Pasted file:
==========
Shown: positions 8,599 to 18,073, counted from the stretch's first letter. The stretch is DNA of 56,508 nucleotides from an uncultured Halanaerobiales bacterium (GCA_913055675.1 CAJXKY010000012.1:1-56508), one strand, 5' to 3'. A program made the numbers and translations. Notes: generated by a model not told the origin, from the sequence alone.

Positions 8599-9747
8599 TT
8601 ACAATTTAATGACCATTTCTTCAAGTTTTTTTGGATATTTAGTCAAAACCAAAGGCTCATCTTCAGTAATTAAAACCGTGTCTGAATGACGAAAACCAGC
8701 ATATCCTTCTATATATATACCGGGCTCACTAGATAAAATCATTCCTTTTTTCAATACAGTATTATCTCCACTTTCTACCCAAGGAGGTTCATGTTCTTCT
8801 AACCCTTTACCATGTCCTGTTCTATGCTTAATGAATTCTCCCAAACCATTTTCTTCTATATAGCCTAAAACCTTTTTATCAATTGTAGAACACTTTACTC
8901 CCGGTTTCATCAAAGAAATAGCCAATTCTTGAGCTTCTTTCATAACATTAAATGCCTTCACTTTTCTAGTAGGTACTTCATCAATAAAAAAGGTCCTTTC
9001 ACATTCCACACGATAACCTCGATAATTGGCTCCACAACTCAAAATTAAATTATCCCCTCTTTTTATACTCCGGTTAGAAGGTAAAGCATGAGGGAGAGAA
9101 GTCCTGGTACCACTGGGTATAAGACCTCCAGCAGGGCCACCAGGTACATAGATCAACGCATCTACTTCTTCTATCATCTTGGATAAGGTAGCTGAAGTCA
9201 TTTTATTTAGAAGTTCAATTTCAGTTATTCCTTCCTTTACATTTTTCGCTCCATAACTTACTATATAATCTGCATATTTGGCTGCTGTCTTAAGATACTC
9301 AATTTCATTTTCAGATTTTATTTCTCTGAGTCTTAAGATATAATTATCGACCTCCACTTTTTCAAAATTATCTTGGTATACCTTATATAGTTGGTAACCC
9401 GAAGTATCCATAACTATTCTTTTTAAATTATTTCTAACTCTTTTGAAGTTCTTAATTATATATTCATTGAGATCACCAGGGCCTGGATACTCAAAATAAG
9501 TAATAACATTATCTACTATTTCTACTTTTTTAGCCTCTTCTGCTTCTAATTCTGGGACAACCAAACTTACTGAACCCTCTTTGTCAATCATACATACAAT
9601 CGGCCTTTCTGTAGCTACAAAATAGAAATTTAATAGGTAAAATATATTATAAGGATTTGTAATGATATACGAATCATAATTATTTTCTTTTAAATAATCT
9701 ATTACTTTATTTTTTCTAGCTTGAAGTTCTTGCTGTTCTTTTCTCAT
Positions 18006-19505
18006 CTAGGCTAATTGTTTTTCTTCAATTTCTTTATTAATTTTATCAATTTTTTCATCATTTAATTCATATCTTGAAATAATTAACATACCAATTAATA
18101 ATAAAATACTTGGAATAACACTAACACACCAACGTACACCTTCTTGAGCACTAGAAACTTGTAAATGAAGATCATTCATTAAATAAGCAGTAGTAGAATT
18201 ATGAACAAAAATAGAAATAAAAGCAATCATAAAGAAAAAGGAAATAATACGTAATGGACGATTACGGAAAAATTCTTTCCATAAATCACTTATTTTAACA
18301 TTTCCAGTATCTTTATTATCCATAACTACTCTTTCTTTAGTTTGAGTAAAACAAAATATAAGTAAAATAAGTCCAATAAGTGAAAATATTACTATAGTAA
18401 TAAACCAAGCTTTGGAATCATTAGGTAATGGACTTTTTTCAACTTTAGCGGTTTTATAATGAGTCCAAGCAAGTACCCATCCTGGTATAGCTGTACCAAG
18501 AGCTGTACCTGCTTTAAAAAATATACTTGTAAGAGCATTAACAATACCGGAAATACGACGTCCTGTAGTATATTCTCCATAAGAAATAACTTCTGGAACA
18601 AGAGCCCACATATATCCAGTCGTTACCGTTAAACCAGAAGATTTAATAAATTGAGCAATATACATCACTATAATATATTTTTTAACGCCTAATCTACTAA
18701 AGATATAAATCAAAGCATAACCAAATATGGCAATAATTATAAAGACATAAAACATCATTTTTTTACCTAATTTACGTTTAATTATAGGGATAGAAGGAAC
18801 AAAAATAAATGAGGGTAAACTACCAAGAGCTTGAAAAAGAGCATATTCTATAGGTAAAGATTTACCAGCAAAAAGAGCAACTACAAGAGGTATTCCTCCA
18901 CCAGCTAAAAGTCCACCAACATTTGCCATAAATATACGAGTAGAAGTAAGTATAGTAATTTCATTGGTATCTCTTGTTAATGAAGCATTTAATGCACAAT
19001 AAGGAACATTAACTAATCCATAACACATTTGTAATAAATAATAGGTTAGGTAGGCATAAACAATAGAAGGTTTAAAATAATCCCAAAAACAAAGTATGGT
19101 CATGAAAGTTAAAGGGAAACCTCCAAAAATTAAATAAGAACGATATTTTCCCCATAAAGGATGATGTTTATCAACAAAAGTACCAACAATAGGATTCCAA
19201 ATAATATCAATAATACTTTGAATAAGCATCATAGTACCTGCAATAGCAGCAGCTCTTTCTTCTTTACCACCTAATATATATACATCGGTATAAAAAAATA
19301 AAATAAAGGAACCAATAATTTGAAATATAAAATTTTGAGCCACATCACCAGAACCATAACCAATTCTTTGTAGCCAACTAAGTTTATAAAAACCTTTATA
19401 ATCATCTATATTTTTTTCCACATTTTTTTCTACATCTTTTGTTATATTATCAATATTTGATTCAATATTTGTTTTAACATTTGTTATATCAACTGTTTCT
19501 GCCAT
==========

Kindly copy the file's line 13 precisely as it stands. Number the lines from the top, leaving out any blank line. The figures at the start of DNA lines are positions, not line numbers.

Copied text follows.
9501 TAATAACATTATCTACTATTTCTACTTTTTTAGCCTCTTCTGCTTCTAATTCTGGGACAACCAAACTTACTGAACCCTCTTTGTCAATCATACATACAAT